“I am horrified and in disbelief that this has happened! I am demanding that the school IMMEDIATELY (TODAY) do the following … ”

Foster then listed her demands: She wanted a copy of the letter SCPA head counselor Kim Abagat submitted (which she wasn’t supposed to have access to). She wanted Abagat’s letter retracted and replaced with one written by another counselor. She wanted to make sure Abagat did not submit additional evaluations on her son’s behalf.


Days later, Abagat’s access to the college application system was restricted, records show.

The emails show a clear violation of school board governance policy, which states: “The board will not give direction to any employee other than the superintendent and any other employee who may report directly to the board.”

Fulcher promised to look into Foster’s concerns, and said he had a plan for how to handle the situation – one Marten apparently helped shape. The plan itself is not included in the email batch we reviewed – some of the emails the district released in response to our records request are redacted in their entirety.


The district will not say how Foster discovered the evaluation to begin with. Neither parents nor school board members are supposed to have access to them.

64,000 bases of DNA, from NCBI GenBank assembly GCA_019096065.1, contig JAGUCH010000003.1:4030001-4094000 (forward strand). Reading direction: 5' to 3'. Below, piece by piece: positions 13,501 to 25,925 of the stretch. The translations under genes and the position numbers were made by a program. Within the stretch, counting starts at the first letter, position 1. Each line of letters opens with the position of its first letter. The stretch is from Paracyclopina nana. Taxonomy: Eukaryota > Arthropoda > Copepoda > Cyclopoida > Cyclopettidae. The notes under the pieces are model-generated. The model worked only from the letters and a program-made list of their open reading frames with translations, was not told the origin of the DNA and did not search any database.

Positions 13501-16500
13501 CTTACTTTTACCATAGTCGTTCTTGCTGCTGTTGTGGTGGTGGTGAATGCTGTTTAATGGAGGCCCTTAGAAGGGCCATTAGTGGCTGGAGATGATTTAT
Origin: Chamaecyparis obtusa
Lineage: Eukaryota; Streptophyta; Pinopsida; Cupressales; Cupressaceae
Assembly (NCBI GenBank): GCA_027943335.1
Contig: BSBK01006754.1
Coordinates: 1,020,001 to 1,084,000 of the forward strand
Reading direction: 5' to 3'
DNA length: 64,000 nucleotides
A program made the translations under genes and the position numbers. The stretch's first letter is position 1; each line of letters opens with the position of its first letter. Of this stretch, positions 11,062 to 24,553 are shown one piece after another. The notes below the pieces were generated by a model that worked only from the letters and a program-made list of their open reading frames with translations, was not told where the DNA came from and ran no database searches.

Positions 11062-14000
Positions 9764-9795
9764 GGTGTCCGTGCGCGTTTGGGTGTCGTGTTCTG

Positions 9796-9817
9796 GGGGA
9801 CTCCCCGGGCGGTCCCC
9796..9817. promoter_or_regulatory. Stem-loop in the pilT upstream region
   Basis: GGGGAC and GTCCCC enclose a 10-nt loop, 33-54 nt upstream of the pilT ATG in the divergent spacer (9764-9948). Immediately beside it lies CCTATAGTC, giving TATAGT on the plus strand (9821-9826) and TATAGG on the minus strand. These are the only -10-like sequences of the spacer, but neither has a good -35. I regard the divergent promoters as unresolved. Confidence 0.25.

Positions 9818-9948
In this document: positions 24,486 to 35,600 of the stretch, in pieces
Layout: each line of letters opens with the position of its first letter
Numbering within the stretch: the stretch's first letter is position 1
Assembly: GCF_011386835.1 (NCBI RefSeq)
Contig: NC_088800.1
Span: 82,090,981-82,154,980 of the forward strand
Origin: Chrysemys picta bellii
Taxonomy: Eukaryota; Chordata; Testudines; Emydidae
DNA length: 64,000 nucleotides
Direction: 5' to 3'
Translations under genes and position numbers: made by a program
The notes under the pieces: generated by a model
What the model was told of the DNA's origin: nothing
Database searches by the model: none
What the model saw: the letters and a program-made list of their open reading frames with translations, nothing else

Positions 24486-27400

Megan Blum, another counselor, then submitted a glowing evaluation of the student – making good on Foster’s demands.

In the following months, Abagat was suspended for nine days for not consulting with her colleagues for writing the letter.

“I was punished for telling the truth,” Abagat told me.

As for Lizarraga, she was abruptly removed as principal at the end of the school year. She was not allowed to attend the graduation ceremony.

“I’m 100 percent sure Marne Foster is the reason I’m not at SCPA,” Lizarraga told me in August.

An email from Foster to Fulcher adds weight to that statement.

“EVERYTHING that has transpired is a reflection of her leadership and I have no faith in her efforts of any idea if she was involved to begin with,” Foster wrote.


As superintendent, Marten is ultimately responsible for leadership changes. But she has never said why she removed Lizarraga as principal.